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This post is the sequel to a previous post entitled "Use Gravity to Get Stronger."
Recently, I was talking with my friends who have a three year old son. He is a superhero. Or at least he thinks he is. And he only responds when he is addressed correctly-- whether that be “Superman,” the “Incredible Hulk,” or “Captain America.”
There’s nothing dangerous about his active imagination. It’s actually rather common for children his age.
But what if you thought you were a superhero? And what if you acted like you were a superhero? Let’s say you jumped off the top of a building. You would obviously get hurt.
This is similar to what happens to people who perform activities and exercises that are too hard for them.
If you want to get stronger and avoid getting hurt, you need to use the right amount of gravity to do so safely and effectively. The right amount of gravity allows you to perform your desired activity, exercise, or sport without pain during or afterwards. (Read more about this here.)
How much gravity do you tolerate without pain?
If your desired activity is walking, standing, or squatting, and you can do so without pain and with weight beyond your bodyweight (e.g., wearing a backpack, holding dumbbells), then you tolerate Super-Gravity forces.
If you’re able to perform your desired activity on land for a period of time without pain, then you tolerate Gravity forces.
If you have pain when performing your desired activity during your daily life, but you can perform the activity without any pain when you use hiking poles or crutches, then you tolerate Sub-Gravity forces.
How much gravity do you need to get stronger?
Most people want to be above average. They’d rather be superheroes rather than sub-heroes. They’d rather move in Super-Gravity environments rather than Sub-Gravity environments.
Moreover, most people believe they will only get stronger if they are doing exercises that are hard-- exercises with weights, exercises in Super-Gravity environments.
But let’s say your friend goes for a hike wearing a heavy backpack and has knee pain the next day. If she keeps hiking, the knee pain will likely get worse. The pain may become more intense or take longer to go away. Eventually, the pain may not go away; it may remain relatively constant. And if she continues to hike, the pain may ultimately cause her to limp even when she’s only walking across a room.
This is certainly not an example of getting stronger.
However, there is an alternative to this awful outcome. Let’s say that after she notices that first episode of knee pain, she decides to temporarily stop hiking. Instead, she walks in a pool during her hiatus from hiking. And she performs other strengthening exercises that do not cause knee pain. (These exercises may also need to be completed in a Sub-Gravity environment, and a variable incline plane may be an invaluable piece of equipment for her.)
Moving in a Sub-Gravity environment will help her avoid pain and probably injury, but it won’t assure that she achieves her goal of hiking her favorite trails without pain. To do that, she must gradually work up to it.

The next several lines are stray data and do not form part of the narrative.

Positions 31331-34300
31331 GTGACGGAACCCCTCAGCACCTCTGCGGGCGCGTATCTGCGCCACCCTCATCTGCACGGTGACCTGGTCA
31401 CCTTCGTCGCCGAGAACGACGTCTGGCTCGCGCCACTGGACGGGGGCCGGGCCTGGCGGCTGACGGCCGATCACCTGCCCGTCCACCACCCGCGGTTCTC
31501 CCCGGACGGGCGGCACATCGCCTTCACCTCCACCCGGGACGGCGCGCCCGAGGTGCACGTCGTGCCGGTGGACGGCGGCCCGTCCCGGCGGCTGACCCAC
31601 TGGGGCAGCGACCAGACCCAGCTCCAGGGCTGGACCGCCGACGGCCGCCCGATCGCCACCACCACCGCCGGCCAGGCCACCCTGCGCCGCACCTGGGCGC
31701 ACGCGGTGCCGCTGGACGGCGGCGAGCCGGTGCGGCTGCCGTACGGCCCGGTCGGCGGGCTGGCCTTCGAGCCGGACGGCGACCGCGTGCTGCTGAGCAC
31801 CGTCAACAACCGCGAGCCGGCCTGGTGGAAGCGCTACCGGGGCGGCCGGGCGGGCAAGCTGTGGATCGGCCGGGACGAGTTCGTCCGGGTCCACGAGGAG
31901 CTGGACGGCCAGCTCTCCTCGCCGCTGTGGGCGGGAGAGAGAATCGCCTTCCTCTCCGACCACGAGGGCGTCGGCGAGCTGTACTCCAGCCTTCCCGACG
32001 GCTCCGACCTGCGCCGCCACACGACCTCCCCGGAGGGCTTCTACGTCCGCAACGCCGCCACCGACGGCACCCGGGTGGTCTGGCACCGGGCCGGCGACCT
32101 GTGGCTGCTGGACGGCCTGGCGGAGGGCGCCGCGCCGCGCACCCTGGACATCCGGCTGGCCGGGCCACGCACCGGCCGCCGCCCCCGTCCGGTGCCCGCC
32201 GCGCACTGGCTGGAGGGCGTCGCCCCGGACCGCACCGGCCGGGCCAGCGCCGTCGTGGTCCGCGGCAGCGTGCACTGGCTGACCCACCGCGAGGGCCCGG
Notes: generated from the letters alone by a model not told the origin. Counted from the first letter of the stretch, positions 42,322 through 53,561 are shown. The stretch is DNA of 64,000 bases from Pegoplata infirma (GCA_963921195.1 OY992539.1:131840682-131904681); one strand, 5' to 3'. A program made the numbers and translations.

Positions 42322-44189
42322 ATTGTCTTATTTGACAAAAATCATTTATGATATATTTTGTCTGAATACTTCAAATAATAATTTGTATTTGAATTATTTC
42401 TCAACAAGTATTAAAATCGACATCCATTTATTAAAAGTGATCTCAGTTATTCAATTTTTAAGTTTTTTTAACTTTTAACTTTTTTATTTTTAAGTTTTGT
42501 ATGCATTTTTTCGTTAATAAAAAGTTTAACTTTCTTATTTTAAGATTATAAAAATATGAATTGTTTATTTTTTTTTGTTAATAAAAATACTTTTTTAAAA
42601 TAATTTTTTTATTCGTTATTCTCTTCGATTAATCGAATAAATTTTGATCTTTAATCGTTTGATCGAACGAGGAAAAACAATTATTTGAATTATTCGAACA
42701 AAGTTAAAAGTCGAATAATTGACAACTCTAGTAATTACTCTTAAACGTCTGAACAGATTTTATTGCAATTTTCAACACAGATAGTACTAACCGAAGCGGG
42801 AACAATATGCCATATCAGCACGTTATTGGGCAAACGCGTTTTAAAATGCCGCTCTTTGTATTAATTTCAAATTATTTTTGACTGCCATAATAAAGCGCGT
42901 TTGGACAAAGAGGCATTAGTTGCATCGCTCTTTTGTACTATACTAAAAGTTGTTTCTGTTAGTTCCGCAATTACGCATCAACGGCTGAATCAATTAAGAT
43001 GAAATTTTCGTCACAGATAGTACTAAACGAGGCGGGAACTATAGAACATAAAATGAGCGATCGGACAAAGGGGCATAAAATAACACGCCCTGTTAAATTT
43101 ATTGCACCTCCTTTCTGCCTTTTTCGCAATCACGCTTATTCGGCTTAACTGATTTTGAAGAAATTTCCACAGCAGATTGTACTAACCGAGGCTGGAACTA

The process of gradually working up to her goal is similar to what you would need to do if you wanted to increase how much weight you can lift. If you can initially lift 10 pounds, but your goal is to lift 30 pounds, you probably wouldn’t struggle everyday to lift a 30 pound dumbbell and expect that someday you’ll wake up and be able to easily pick it up. That’s just not going to happen.
Instead, you would lift the 10 pound dumbbell several consecutive times. And then, perhaps the next session, you’d try a 12 pound dumbbell. Several sessions later, you’d likely be able to use a 15 pound dumbbell. And you’d keep gradually increasing the weight until you are able to lift 30 pounds.
Likewise, gradual increases need to happen to move from Sub-Gravity (e.g., walking in a pool, or walking with hiking poles or crutches) to Gravity (e.g., walking down the street) to Super-Gravity environments (e.g., hiking with a heavy backpack).
If you’re patient with this process-- and you have the guidance necessary to make the gradual increases-- you will likely feel like a superhero when you’re able to move without pain in Super-Gravity environments.
My colleague, Doug Kelsey, PT, PhD, and I have developed Better Knees for Life, a program for people with tolerable knee pain. Better Knees for Life offers step-by-step instructions that can be performed at home with very little equipment.
What people are saying about Better Knees for Life :
"...well thought out, easy to understand and implement."
"It is almost like a computer algorithm. (That's how clear it is!)"
"BKL (Better Knees for Life) is an outstanding program -- with graded exercise programs and guidelines for advancing, and outstanding support with the Zoom sessions."
"I've already recommended BKL to 2-3 friends because of the noticeable difference in reducing pain in my left knee."
Better Knees for Life helps you get stronger, feel better and maybe best of all, feel more in control of your life.
For a step-by-step action plan to move from sub-hero to superhero status-- for a customized program to help you increase your tolerance for your favorite activities and exercises--work with me. To learn if working together is a good fit for you, schedule a Strategy Session by clicking here.
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